Opinions on my essay??
Question: "If you were asked to give a reading of a small section of Sylvia Plath's poems, which would you choose and why?"
Sylvia Plath describes life as being "magically run by two electric currents" and these she names "joyous positive and desparing negative". To completely understand Plath's poetry, a knowledge of her life is required. Her poems mirror incidents in her life, making her poetry reflect her roler-coaster ride of emotions. THese emotions are illustrated through clever imagery and comparisons, making the reader identify with these emotions.
The poem 'Black Rook in Rainy Weather' is a suitable poem to begin with. This poem is about the agonising struggle for the inspiration that makes a poem possible. The image of the black rook "arranging and rearranging its feathers in the rain" captures your attention at the beginning of the poem. Plath uses simplie descriptive language to describe the actions of an ordinary rook. Her attention to detail is exemplified in this short opening, with the use of simple adjetives and verbs such as "wet black" and "arranging".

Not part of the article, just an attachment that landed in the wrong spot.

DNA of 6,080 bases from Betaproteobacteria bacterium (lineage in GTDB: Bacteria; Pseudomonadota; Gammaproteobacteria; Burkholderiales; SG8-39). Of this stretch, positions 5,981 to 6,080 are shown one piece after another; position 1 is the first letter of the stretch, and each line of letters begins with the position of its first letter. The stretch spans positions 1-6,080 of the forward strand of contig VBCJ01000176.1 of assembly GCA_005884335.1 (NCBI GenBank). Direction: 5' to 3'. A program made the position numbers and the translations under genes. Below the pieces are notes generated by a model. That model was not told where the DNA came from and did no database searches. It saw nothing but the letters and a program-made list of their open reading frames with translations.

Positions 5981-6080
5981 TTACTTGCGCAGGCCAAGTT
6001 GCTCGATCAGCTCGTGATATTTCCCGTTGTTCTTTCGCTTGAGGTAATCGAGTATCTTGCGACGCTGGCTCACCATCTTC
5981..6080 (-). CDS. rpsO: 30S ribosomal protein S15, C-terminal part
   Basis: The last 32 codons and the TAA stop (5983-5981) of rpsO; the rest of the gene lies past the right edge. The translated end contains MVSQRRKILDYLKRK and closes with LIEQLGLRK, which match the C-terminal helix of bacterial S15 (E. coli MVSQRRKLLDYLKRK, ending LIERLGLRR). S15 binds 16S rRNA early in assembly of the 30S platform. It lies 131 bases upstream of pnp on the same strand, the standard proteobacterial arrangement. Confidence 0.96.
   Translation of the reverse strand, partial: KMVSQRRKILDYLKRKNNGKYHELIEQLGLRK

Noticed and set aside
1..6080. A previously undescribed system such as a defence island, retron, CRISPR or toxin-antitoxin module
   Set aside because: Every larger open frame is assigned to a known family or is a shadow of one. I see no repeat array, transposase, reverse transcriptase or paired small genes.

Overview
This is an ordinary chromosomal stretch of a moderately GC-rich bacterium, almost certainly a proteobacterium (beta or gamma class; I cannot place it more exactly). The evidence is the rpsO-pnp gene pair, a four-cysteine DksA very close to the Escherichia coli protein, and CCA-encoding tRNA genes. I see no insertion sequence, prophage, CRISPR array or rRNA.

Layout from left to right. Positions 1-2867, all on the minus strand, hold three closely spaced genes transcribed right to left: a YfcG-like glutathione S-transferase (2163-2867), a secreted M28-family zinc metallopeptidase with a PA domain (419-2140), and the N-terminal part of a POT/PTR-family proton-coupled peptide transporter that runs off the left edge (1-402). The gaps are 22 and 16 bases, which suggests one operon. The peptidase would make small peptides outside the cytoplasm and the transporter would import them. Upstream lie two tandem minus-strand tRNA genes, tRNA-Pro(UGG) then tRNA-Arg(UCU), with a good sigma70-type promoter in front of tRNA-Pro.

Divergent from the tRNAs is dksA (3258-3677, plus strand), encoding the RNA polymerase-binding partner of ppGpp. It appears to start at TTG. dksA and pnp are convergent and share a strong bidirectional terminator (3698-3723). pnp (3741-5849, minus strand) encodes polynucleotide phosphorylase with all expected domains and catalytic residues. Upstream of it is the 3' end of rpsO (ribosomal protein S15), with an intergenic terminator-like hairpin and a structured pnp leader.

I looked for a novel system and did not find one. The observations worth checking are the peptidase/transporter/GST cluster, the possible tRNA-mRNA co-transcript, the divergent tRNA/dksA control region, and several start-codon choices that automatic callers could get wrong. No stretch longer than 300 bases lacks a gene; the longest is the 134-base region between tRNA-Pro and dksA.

However, any positive imagery in the first stanza is immediately cancelled out by her confession that she is unable to find any inspiration to write her poetry. She declares that the sight of the rook is unable to inspire her fully; "I do not expect a miracle or an accident to set the sight on fire in my eye". Here, she is associating inspiration with fire and light, which mirrors her search for hope. From this point on in the poem, it becomes progressively full of more positive imagery.